Malik Barkat Ali’s role in freedom struggle

Malik Barkat Ali was a close associate of Allama Iqbal, who played a leading role from Punjab, in the political struggle waged from the platform of the All India Muslim League under the dynamic leadership of Quaid-e-Azam. He died on 5th April 1946. At a special session of All India Muslim League held in 1946 attended by 470 elected Muslim members of provincial assemblies, Quaid-e-Azam paid glowing tribute to him: “I am deeply grieved to hear the very depressing and sad news of the sudden death of Malik Barkat Ali. He was from the very beginning a true and loyal member of the Muslim League, and on all occasions, he rendered the greatest service to Muslim India. His advice and staunch support on all occasions was of greatest value to the League and myself. Muslim India has lost in him a great man, and I have lost in him not only a colleague, a collaborator but also a great friend. My deepest sympathies go out to his family in their bereavement for their irreparable loss.”.

Malik Barkat Ali was elected to Punjab Legislature on the Muslim League ticket in 1937 and 1946. He alone represented Muslim League in Punjab Legislature from 1937 to 1944 and participated in the annual sessions held at Bombay, Aligarh and Delhi in 1924, 1925 and 1926. He was elected as Vice President Punjab Muslim League on 12 May 1936 with Allama Iqbal as President. This close association with Allama Iqbal started in the late 20s and continued until Allama’s death in 1938. On 19 June 1930 Malik Barkat Ali and Allama Iqbal, jointly sponsored a resolution with Gokal Chand and Nanak in Lahore High Court Bar, condemning the unfair trial of Bhagat Singh. He was amongst four members nominated by Quaid e Azam to prepare the draft of the Lahore Resolution on 21 March 1940, which was adopted by the Executive Committee on 22 March and passed on 23 March 1940. He also served as patron of the Muslim Students Federation.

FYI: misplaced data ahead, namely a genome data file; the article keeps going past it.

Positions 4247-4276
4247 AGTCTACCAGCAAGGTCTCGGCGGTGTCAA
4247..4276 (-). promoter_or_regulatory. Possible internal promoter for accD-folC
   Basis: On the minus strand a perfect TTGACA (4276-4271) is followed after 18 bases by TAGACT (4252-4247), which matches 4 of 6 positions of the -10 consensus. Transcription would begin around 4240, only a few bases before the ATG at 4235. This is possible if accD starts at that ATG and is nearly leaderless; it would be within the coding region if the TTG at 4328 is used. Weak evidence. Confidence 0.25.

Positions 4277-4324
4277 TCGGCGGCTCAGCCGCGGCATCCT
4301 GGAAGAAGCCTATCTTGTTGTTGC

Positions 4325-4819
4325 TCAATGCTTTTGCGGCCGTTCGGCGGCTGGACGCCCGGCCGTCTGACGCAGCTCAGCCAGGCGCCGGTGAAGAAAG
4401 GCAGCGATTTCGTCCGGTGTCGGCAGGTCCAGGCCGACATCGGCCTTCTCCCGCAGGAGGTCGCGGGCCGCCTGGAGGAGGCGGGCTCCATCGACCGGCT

After a distinguished academic career, he started teaching at FC College. He briefly joined government service only to resign in 1914. He became editor of English weekly, “The Observer”. While there in 1916 he completed his legal studies gaining top position in the LLB examination of Punjab University. In an editorial written on June 8, 1916, he wrote: “At the present time, when clouds are thickening over the horizon of Indian Muslims, it is essential that the President of the Muslim League, at the gathering at Lucknow must be possessed of the rare quality of courage. As we look around in search of Muslim leaders, we must confess that the personality of Mr Jinnah emerges as the most appropriate”. Malik Barkat Ali was very critical of Sir Michael O.Dwyer, Lt. Governor, of Punjab from 1913, who imposed censorship asking proprietors to sack him, but they chose to suspend publication. It is unfortunate that Malik Barkat did not live to see the emergence of Pakistan as a sovereign independent democratic welfare state for which he had struggled all his life.


  1. The founders of Pakistan were men and women of character. Malik Barkat Ali,a rare commodity among down trodden musalman,was elected to the MLA’s seat twice.It speaks of his means,capacity to campaign and strength he created among his follwers

  2. This was my wife’s (Sharon Malik) Grandfather and she has the same photo which her Father gave her. She would love to hear from any of her relatives.

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